Author: Michael Heppell
Topic: Psychology, Habits and Routines
Appropriate for: Anyone interested in improving!
Overall rating: 5/5 – go out and get it now!!!
I’m not entirely sure how this book ended up in my collection, but it sat on the bookshelf for a while as initially it looked like it was going to be a heavy read – I couldn’t have been more wrong! This book is brilliantly written and easily readable in short snippets! It’s a great mixture of humour, real life anecdotes/reflections and logical explanations for how the best improve further! I think coaches in particular would find this really helpful!
The premise of the book is to uncover how people who have “The Edge” (referred to as Edgers) have managed to get to their current station in life. The author uses examples of historical figures (eg. Thomas Edison), as well as entrepreneurs, athletes and performers to illustrate the principles of becoming an “Edger”.
Some of the chapters include:
- Values for life
- Asking great questions
- Getting the best out of your advisors
- What “Yes” costs
- How to be a super speaker
I found the “Asking great questions” chapter particularly useful. The idea is to open up different lines of thinking by having a different type of dialogue. Instead of shutting down opportunities by only seeing the downsides or lack of success, it’s about starting a problem solving process. Some of the great questions that were proposed are:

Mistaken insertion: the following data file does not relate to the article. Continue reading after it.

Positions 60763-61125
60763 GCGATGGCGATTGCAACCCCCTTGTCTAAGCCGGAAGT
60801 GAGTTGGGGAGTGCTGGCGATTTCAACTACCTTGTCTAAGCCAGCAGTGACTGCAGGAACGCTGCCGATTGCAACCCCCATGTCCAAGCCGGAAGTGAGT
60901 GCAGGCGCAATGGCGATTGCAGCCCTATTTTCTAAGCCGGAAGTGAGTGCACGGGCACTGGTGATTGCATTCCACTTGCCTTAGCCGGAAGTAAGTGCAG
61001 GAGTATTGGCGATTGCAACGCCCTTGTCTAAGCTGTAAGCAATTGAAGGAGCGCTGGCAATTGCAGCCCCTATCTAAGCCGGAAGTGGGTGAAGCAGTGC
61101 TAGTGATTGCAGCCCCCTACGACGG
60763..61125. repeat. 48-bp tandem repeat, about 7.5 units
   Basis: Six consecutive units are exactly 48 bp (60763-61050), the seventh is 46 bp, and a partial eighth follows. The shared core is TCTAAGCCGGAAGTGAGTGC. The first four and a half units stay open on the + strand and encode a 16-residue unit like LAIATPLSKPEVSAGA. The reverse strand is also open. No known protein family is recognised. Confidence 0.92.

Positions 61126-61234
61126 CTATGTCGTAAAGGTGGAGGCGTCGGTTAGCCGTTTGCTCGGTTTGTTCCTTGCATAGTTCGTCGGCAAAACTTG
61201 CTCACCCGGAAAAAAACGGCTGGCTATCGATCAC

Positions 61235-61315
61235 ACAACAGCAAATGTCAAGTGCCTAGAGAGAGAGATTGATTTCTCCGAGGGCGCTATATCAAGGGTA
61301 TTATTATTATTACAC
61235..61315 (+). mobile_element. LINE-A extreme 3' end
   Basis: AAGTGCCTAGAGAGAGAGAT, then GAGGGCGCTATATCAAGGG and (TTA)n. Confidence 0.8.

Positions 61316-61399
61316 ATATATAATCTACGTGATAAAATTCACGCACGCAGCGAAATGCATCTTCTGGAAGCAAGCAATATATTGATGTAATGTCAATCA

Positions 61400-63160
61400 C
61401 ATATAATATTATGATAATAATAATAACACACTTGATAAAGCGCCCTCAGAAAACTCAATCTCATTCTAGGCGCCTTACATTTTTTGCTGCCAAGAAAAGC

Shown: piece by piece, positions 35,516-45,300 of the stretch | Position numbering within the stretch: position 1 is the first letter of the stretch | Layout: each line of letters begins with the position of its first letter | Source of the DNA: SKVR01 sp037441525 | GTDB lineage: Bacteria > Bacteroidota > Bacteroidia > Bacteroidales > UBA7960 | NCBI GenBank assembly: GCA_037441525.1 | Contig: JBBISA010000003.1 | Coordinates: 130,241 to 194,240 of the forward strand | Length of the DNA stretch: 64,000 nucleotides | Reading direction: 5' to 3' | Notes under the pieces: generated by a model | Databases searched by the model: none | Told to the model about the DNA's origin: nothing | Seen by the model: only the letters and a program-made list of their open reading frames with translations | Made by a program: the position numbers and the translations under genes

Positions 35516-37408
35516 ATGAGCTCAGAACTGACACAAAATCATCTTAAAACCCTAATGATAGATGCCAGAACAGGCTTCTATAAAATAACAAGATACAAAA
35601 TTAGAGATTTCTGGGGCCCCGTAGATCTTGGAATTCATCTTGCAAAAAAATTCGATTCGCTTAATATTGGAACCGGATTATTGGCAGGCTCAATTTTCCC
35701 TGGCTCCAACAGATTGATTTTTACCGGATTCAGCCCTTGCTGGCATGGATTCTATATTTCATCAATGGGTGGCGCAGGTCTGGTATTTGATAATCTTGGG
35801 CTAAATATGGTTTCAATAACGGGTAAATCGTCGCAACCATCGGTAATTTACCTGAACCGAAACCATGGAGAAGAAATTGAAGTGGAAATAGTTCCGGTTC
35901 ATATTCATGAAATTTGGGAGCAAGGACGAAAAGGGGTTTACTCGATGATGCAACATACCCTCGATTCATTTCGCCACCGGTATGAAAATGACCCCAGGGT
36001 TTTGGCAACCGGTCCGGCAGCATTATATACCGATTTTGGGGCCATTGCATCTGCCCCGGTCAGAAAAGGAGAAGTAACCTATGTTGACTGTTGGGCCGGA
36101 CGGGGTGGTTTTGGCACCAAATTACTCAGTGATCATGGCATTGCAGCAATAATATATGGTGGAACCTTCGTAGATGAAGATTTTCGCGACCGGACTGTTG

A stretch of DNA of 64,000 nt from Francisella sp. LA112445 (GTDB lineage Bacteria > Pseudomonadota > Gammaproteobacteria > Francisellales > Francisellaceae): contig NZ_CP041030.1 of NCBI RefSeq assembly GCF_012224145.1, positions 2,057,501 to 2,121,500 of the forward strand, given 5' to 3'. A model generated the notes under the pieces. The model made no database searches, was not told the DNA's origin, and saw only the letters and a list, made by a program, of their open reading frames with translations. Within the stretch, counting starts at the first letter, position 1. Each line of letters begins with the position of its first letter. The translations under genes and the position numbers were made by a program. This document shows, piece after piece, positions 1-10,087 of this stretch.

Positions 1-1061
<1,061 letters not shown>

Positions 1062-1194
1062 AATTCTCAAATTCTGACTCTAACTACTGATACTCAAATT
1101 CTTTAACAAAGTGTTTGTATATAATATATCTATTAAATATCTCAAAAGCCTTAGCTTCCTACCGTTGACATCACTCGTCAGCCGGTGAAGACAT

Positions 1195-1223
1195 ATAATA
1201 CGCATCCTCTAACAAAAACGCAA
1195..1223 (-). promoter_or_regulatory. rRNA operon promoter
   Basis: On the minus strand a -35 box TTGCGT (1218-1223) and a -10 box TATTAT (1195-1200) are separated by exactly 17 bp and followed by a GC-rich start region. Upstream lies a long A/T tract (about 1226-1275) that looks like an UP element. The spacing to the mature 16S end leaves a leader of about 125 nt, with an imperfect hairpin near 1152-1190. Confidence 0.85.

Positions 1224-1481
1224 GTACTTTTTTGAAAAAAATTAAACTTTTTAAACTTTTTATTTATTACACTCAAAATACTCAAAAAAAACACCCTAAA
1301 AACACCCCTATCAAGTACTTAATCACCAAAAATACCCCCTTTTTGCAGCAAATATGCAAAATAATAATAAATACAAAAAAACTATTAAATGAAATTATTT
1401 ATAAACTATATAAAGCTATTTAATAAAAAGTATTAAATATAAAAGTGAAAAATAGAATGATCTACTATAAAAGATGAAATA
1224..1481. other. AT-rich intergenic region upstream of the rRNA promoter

- What will make this better?
- How can I change this?
- If there was a way, what would it be?
- Who do I know who…?
- Has this been done before and if so by whom?
- Does this fit with who I really am?
In “How much “Yes” costs, the discussion revolves around valuing your time more, having a better ability to prioritise tasks and projects to decided what to commit to personally and what to delegate or remove altogether! A key component of this process was the “Desire-Ability Grid” which suggests what the action should be depending on the level of Desire and Ability.
I thought this was a useful way of thinking about what elements of coaching could be taught or delegates to assistant coaches, interns or players themselves. For example, something requiring High Ability that you personally have a high level of desire for should be done by yourself. Something that requires a low ability could be taught or delegated. This may be a useful way of building autonomy and ownership within a session. For example, if a warm up or cool down has been coached and completed regularly, could this be passed on to a lesser experienced coach or the team captain? Or even something as simple as inflating balls, setting out cones or collecting bibs. These tasks may not require a high level of ability and could be used to decrease your own workload whilst giving responsibility and ownership to your athletes!
These are just a couple of principles that I found useful in the book. I really recommend getting hold of a copy and giving it a read!
You can find the book here: The Edge: How the Best Get Better
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